Lightning suddenly burst like a flashbulb upon the scene and Skipper Jackson saw that the beach was littered with boxes and crates. There were dozens of them, some smashed and spilling their contents on the rocks, many more unopened and just waiting for him to open and help himself. He swore delightedly, but thunder drowned it out. He danced a little jig upon a rock, and nearly fell over. Then he made his way down to his treasure, glorying in the fact that only he knew it was here and that he could pick and choose what to plunder.

‘There’s been a wreck, that’s what it is,’ he muttered. ‘All the crew dead, most like. Poor loves. But it’s an ill wind that blows nobody some good ... and it’s blowin’ me some good this night.’

At that moment, the ‘ill wind’ nearly blew him off his feet, but Jackson was undaunted. Gurgling and wheezing with glee, he began to pick his way among the flotsam and jetsam of the washed up cargo. Most of it was unexciting stuff, such as bags of nails and cans of soup (Jackson didn’t own a can-opener), but he knew that even these would be sellable to somebody. He laughed outright when he stumbled against one smashed crate and found that it contained a stock of umbrellas. He tried to open one for a bit of fun but it proved impossible in the raging gale, so he soon cast it aside. Then he began to search in earnest for what he really wanted.

‘Brandy...’ he muttered. ‘Rum...’ And it became a sort of chant: ‘Rum, rum, rum-tum-tiddly-grog.’

But then another flash of lightning made Jackson stop in his tracks. Something lying a few yards away had flashed back, something bright and metallic. Intrigued, he made his way towards it. The darkness and the blinding rain made this very difficult, however. It was one thing lurching from big box or crate to its neighbour, but trying to find something specific among all the rocks and rubbish at midnight and in the middle of a storm was quite another. He stumbled along, groping the air again like a giant insect, and then tripped on something and fell flat on his face. He had fallen onto a wooden box lying on the beach. It was only about a foot high. The wood was smooth, polished, and as Jackson’s hands groped along its edges so that he could raise himself up again, he realised that the box had a distinctive shape.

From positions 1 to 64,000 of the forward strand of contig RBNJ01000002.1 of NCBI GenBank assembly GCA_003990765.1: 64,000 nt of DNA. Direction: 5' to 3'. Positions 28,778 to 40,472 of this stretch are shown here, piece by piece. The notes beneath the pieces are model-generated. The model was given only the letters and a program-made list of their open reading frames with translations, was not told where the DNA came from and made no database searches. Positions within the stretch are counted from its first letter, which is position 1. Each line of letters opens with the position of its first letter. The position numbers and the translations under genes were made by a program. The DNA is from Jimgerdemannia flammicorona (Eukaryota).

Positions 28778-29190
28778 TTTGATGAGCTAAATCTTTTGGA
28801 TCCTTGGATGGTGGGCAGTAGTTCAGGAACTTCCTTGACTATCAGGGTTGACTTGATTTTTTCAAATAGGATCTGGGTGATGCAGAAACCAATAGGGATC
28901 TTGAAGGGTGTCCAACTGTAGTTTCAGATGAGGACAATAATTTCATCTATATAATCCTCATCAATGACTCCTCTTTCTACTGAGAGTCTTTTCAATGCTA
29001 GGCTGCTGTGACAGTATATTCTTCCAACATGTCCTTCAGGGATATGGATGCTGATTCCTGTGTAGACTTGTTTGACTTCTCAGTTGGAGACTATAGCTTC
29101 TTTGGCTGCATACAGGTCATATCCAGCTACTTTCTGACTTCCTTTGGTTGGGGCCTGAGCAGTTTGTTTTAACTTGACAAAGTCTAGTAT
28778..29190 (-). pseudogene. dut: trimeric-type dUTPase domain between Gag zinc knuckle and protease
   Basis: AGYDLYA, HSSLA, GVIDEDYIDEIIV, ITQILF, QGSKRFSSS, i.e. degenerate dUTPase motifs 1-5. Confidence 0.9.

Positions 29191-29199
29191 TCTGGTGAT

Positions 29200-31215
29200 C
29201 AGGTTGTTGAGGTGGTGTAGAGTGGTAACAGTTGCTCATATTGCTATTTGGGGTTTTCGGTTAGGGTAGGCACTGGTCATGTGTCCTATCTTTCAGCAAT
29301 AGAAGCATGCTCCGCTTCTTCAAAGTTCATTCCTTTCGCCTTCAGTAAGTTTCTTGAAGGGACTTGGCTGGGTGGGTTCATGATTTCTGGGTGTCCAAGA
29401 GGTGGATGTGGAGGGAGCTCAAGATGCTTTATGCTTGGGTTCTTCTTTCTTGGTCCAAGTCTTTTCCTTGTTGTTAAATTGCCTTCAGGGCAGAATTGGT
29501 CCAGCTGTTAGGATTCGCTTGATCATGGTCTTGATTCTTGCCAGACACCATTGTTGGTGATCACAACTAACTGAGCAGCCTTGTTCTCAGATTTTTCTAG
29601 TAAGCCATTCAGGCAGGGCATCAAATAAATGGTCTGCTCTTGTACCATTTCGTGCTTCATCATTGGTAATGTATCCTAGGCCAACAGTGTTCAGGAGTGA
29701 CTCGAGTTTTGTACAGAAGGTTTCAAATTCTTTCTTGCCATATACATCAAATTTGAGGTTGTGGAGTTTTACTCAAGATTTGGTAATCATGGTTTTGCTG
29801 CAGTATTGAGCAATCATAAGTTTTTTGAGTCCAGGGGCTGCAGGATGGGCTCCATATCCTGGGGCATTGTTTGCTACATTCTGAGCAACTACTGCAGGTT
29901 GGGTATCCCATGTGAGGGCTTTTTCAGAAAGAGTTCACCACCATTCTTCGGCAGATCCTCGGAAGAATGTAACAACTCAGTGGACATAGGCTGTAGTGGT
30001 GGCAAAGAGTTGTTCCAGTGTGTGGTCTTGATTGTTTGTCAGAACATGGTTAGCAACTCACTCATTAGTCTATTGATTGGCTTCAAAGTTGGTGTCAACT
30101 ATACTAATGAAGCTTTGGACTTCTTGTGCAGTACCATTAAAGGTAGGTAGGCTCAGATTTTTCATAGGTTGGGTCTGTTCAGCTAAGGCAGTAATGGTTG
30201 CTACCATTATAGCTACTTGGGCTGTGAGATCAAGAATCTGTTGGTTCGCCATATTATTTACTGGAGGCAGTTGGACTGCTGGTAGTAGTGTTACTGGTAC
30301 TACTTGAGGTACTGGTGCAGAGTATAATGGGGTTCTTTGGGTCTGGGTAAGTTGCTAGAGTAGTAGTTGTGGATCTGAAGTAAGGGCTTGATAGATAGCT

‘Oh gawd,’ he said, ‘I’m lying on a coffin!’

Weird Wednesday

A tad late but it's deadline week, so there. I've just used this somewhat tacky pic in the second part of the history of the Devil article by Dr Leo Ruickbie, which will appear in Paranormal Mag issue 52. It looks like it was drawn in the 1970s or something but in fact dates from 1911. It is by Martin van Maele, one of several illustrations to La Sorciere by Jules Michelet. I can find only one book of Van Maele's artworks generally available, and that for £30 second-hand. I'm familiar with the artist's erotic art, because it appeared in Taschen's bawdy magnum opus Erotica Universalis, so I'm hoping The Satyrical Drawings Of... will feature a wider selection, including more from La Sorciere (although it looks like all his stuff is fairly saucy).

Monday, 9 August 2010

Monstrous Monday

Look at this bizarre post card my friend Anne sent me from Brittany. I like the fact it's in sepia. Perhaps there really were extreme escargot sliming about ravaging Breton blokes' 'potager' 60 years ago - how do I know different?

Sunday, 8 August 2010

Spooky Sunday